Leukemia is actually several different cancerous diseases, all of which involve an increase in the number of white blood cells in the blood or in the bone marrow, in which the normal blood cells are replaced by the immature white blood cells.
One of the signs of leukemia is the tendency towards excessive bruising and bleeding.
People with leukemia often find themselves susceptible to infections more than they have been in the past. This is because the white blood cells which are the blood cells which fight the infections may be suppressed in some way or be unable to function as they normally would. This leaves the victim of leukemia often falling victim to infections such as tonsillitis, sores in their mouths, diarrhea, pneumonia and other infectious diseases which attack their body.
Victims of leukemia often become anemic, suffer from shortness of breath and become unusually pale of color.
Other symptoms of leukemia also include flu like symptoms, headaches, chills, fever and also unexplained weight loss.
Some medical professionals feel that some studies tend to indicate that treatments such as radiation or chemotherapy used to
combat former cancerous conditions tend to contribute to the development of leukemia in some of its victims.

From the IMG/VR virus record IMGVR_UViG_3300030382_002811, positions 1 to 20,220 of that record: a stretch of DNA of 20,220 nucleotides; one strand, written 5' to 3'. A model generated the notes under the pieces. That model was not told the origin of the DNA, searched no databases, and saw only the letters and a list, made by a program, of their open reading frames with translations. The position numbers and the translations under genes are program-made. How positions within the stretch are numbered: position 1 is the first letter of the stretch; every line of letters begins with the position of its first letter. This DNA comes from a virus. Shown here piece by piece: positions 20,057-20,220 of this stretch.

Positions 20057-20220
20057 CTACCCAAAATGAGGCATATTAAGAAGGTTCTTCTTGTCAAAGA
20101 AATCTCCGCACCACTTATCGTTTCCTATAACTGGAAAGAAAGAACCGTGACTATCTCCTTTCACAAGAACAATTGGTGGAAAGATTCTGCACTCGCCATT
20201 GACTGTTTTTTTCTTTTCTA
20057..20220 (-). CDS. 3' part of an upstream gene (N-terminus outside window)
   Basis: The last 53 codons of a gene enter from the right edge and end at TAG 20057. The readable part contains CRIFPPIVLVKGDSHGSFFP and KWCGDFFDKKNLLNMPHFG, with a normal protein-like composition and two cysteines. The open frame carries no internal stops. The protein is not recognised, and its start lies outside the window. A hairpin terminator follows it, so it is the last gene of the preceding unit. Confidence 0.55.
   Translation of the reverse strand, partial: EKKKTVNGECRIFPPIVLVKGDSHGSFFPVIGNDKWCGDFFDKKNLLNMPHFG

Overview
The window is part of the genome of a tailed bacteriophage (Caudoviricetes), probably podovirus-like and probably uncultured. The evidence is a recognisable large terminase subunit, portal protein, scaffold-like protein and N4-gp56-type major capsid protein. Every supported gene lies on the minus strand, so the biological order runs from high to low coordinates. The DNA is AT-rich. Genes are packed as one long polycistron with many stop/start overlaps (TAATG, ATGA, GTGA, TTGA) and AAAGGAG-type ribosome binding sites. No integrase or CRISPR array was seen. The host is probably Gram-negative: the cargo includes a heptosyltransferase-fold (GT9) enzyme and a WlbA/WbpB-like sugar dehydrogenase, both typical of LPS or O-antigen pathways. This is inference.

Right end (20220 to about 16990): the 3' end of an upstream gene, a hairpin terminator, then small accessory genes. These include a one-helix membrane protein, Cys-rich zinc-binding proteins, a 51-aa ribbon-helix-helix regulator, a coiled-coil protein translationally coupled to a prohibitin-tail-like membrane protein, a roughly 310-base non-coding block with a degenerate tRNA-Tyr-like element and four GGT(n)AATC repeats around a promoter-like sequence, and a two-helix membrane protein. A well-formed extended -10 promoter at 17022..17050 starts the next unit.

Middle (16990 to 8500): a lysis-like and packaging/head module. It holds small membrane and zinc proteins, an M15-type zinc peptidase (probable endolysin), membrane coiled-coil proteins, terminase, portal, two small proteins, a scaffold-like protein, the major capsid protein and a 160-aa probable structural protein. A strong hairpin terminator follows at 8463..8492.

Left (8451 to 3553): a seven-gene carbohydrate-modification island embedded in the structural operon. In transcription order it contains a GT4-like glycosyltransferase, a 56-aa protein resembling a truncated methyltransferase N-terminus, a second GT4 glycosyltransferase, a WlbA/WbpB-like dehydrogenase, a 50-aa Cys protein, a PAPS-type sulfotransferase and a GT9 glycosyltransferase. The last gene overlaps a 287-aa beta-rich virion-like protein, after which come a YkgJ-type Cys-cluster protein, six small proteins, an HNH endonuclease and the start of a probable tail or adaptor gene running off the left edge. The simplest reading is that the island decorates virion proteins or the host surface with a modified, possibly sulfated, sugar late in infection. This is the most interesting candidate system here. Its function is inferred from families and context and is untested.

Some medical professionals also feel that the use of tobacco contributes to that form of leukemia known as acute myeloid leukemia which is often contracted by adults.
There seem to be indications also that genetic ties play a part in certain kinds of leukemia. Many people feel that this is a good argument why adoption records should be open, at least as far as medical records are concerned, from the very beginning and that they be completely accessible when the adoptee becomes an adult.
Most forms of leukemia are combated with intense regiments of chemotherapy. Some are also treated with radiation, but chemotherapy seems to be the most effective and is usually the treatment of choice. Sometimes bone marrow transplants are also used and often have proven successful.
Clinical research of leukemia in all of its forms is being done on a large scale. On the average over two hundred thousand people die every year of some form of leukemia. Although the majority of the victims of leukemia are adults, there are forms of leukemia which attack children and young people as well.
If you suspect that you or a loved one may be suffering from leukemia, don’t hesitate, don’t put it off, get yourself or your loved one to a doctor. Be checked. If it turns out to be something else, something simple, celebrate. If it turns out to be leukemia, celebrate as well. Celebrate that you didn’t wait and that you and your doctor are going to work as a team with a goal of healing for you or your loved one.